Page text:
Dragon Ball Z Kai
English Opening | Watch Japanese Opening
Dragonball Kai is a refresh of the Dragonball Z animated series. Updates include an upgrade to HD resolution instead of the standard resolution DBZ originally aired in, re-done voices by the original Japanese cast, and a new score by Kenji Yamamoto. Unfortunately, there is very little new animation, but instead remastering and clean-up of the original film has been done. Dragonball Kai aims to condense the series by removing most of the filler present in DBZ in an attempt to more closely follow the manga by Akira Toriyama.
Dragonball Z Kai is the English renaming of the show.
Dragonball Kai is said to be a celebration of the 20th anniversary of Dragonball Z.
Episode 1 of Dragonball Kai first aired on April 5th, 2009 on Fuji TV at 9:00 AM in Japan. English dub began May 24th, 2010 on Nicktoons at 8:00 PM ET in America.
Although the original Dragonball Z TV series had 291 episodes in total, Dragonball Z Kai will only have 100 due to the lack of filler episodes and in some cases entire story arcs like the Garlic Jr. saga. We can’t say specifically when the show will end as it’s still airing, however it’s over half way done right now in Japan.
The Japanese version of Dragonball Kai airs every Sunday at 9:00 am on Fuji TV. If you don’t live in Japan, you can either stream Fuji TV online as episodes air, or download episodes after they air using programs such as BitTorrent.
Dragonball Kai also began airing in English on May 24th, 2010 at 8:00 PM ET on the Nicktoons channel in America, and will air later in 2010 on 4Kids. There are, however, noticeable edits, such as censoring of blood and brief nudity.
Dragonball Z Kai airs Monday to Thursday at 8:00 PM ET on Nicktoons in America. It also airs every Saturday morning at 10:00 am PST on CW 4 Kids (for more information visit http://www.cwtv.com/stations).
If you’re unable to watch DragonBall Z Kai on TV and can’t afford the home video releases, you may find streams of the latest episodes here on our website.
Absolutely. The first DVD and Blu-Ray is already out and ready to be bought by you in stores, and the second (and third, and fourth, etc.) is on the way. Here’s the lowdown:
1. Dragon Ball Z Kai Part One (DVD/Blu-Ray) / Episodes 1-13 / May 18th, 2010
Run-time of 325 minutes, TV-14 Rating, available on DVD and Blu-ray now!
2. Dragon Ball Z Kai Part Two (DVD/Blu-Ray) / Episodes 14-26 / September 14th, 2010
Run-time of 325 minutes, TV-14 Rating, available on DVD and Blu-ray September 14th, 2010.
That’s probably because there have been serious recasts for Dragonball Z Kai. Although all the major voice actors (Chris Sabat and Sean Schemmel for example) are back and mostly working on the same characters, lots of other voice actors have changed roles or have been replaced completely. Here’s the known list of recasts:
Colleen Clinkenbeard – Gohan (Replacing Stephanie Nadolny)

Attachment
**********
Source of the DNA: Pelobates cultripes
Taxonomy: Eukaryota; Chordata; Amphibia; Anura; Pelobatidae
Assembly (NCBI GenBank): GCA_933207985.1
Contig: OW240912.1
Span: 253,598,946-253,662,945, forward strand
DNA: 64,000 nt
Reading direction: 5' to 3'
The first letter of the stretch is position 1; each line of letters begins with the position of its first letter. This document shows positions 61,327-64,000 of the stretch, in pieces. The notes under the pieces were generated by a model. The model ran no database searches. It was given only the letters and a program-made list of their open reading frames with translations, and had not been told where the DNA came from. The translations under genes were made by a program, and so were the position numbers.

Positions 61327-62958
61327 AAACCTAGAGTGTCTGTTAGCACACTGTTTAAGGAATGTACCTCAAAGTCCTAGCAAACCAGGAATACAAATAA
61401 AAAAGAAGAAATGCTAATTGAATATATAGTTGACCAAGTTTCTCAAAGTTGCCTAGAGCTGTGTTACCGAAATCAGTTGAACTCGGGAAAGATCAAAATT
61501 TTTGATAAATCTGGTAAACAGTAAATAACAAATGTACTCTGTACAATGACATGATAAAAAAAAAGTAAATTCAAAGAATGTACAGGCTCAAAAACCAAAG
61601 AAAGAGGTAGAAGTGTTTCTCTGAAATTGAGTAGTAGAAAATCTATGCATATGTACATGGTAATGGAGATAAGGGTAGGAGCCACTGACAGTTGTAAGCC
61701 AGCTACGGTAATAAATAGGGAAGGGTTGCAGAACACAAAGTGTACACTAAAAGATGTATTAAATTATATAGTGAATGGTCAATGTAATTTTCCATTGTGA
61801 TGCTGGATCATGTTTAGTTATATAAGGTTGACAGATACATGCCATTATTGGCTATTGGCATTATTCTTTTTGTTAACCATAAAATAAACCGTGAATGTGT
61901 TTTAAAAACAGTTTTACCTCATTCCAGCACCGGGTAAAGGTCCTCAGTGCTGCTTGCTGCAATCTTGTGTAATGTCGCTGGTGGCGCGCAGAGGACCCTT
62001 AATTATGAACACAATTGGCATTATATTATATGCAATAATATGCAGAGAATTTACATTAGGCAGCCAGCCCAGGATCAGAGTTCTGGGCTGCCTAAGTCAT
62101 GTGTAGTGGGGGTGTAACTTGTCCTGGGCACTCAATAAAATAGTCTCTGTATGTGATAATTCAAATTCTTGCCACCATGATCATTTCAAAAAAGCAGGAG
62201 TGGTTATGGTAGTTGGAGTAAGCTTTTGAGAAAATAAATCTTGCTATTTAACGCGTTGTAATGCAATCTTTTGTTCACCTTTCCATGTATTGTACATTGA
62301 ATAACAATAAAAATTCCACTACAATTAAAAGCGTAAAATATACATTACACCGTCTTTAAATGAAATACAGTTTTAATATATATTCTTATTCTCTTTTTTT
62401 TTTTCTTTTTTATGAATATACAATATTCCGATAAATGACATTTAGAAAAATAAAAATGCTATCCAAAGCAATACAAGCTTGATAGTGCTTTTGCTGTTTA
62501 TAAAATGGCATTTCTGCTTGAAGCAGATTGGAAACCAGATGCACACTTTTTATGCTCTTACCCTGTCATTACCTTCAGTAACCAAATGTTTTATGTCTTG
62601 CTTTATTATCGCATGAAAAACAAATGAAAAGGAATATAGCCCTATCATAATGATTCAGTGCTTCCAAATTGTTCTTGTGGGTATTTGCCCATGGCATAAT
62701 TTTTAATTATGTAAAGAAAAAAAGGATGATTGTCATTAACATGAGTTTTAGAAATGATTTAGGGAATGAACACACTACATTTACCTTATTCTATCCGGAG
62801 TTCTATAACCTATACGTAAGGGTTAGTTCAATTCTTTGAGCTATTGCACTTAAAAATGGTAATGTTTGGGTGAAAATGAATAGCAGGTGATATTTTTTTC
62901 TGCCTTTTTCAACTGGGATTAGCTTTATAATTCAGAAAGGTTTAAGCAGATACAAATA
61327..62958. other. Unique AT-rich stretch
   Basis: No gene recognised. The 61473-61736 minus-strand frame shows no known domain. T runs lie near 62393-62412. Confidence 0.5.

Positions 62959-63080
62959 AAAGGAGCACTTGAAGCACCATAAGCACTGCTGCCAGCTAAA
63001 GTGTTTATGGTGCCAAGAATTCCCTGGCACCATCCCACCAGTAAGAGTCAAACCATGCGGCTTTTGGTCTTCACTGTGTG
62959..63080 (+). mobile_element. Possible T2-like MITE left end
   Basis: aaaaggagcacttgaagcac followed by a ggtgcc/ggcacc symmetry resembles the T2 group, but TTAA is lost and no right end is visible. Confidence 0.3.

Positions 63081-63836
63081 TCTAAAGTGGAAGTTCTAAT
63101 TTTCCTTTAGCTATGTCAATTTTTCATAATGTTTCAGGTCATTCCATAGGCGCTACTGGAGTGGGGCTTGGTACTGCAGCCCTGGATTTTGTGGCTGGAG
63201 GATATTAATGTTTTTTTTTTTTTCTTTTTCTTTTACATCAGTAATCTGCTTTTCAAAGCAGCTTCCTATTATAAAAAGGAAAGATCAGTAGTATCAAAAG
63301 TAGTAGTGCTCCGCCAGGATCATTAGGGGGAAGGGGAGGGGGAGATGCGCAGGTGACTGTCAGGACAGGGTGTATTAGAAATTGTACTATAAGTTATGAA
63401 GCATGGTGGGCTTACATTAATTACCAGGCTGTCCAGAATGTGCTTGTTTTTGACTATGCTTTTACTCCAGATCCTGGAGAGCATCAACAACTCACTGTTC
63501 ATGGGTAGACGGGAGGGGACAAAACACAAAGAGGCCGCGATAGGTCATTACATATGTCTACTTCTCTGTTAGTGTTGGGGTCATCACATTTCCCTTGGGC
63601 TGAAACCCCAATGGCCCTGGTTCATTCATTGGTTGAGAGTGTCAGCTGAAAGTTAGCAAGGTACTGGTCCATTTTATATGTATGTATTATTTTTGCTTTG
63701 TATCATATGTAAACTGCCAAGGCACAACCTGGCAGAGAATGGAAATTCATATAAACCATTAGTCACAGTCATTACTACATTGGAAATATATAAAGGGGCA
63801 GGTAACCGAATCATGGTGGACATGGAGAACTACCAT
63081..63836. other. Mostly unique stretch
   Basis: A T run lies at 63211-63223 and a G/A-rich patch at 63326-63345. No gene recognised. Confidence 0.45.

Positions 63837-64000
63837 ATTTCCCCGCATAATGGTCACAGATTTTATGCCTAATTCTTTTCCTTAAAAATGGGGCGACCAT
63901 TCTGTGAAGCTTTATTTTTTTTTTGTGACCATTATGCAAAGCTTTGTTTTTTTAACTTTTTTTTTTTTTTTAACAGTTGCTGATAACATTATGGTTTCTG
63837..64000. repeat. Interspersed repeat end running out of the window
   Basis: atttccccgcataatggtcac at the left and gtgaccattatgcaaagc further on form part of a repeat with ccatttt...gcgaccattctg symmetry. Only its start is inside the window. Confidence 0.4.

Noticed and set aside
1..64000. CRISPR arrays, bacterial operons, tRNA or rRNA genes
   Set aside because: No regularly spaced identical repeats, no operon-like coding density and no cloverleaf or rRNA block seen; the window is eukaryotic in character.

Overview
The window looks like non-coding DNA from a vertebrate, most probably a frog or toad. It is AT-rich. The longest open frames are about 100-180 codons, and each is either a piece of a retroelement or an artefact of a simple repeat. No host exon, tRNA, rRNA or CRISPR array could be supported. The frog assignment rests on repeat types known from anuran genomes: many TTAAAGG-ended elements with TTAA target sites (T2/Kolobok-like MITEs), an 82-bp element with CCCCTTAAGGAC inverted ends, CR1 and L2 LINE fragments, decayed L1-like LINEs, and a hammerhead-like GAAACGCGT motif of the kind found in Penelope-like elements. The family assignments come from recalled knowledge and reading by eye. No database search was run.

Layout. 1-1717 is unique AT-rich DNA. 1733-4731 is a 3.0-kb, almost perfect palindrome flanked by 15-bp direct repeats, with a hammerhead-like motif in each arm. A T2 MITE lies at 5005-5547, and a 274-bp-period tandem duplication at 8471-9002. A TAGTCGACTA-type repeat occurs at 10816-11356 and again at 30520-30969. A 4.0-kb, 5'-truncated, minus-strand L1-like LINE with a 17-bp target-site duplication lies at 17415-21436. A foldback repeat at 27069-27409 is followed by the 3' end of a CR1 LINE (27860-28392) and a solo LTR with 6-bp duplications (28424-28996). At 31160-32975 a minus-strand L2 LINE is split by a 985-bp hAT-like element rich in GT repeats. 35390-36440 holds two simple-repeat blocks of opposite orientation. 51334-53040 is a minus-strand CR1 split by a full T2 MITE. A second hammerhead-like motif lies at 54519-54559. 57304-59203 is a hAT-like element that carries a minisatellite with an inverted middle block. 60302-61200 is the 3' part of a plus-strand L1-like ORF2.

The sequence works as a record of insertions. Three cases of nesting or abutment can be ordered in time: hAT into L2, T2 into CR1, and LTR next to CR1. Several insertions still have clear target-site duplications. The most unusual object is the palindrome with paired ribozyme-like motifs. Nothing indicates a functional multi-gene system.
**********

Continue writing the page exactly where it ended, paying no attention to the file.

Monica Rial – Bulma (Replacing Tiffany Vollmer)
Brina Palencia – Puar and Chaotzu (Replacing Monika Antonelli)
Chris Cason – Mr. Popo and Turtle (Replacing Christopher R. Sabat)
Bryan Massy – Oolong (Replacing Brad Jackson)
Mark Stoddard – Dr. Brief (Replacing Chris Forbis)
Chris Ayres – Frieza (Replacing Linda Chambers-Young save for Episode 1)
J. Michael Tatum – Zarbon (Replacing Christopher R. Sabat)
John Swasey – Dodoria (Replacing Chris Forbis)
Maxey Whitehead – Dende (Replacing Laura Bailey)
R. Bruce Elliot – Ginyu (Replacing Brice Armstrong)
Jason Liebricht – Jeice (Replacing Christopher R. Sabat)
Vic Mignonga – Burter (Replacing Christopher R. Sabat
Greg Ayres – Guldo (Replacing Bill Townsley)
Bill Jenkins – Grand Elder Guru (Replacing Christopher R. Sabat)
Travis Willingham – Cell (Replacing Dameon Clarke)
Oddly enough, even the Japanese version of Kai has some censoring and content edits (the brief nudity of baby Goku for instance was censored). But there’s nothing as crazy as blue Mr. Popo in the Japanese version.
The series is edited on Nicktoons to fit the target audience (kids), and occasionally contains different verbiage than the home video releases, which is entirely unedited. Most character attacks retain their correct pronunciations in the unedited dub while some other names that have always been associated to the English dub remain the same (for example the pronunciation and spelling of “Saiyan,” Tenshinhan’s adapted name “Tien,” and so on). Dialogue is being treated with more respect than ever before, but still isn’t 100% faithful or perfect. Also, episode titles are now mostly faithful translations of their original Japanese versions.
Although I definitely understand why you think this, it wasn’t the creator’s intentions. At the end of the day, you can easily ignore Dragonball Z Kai just like you can ignore Dragonball GT or Dragonball Evolution. Not every fan is going to love everything there is to do with the franchise and no reasonable person expects you to. Not even Akira Toriyama. Just enjoy Dragonball – in some way – however you like!
For even more up-to-date coverage on Dragon Ball Kai, check out our Dragon Ball Kai news category.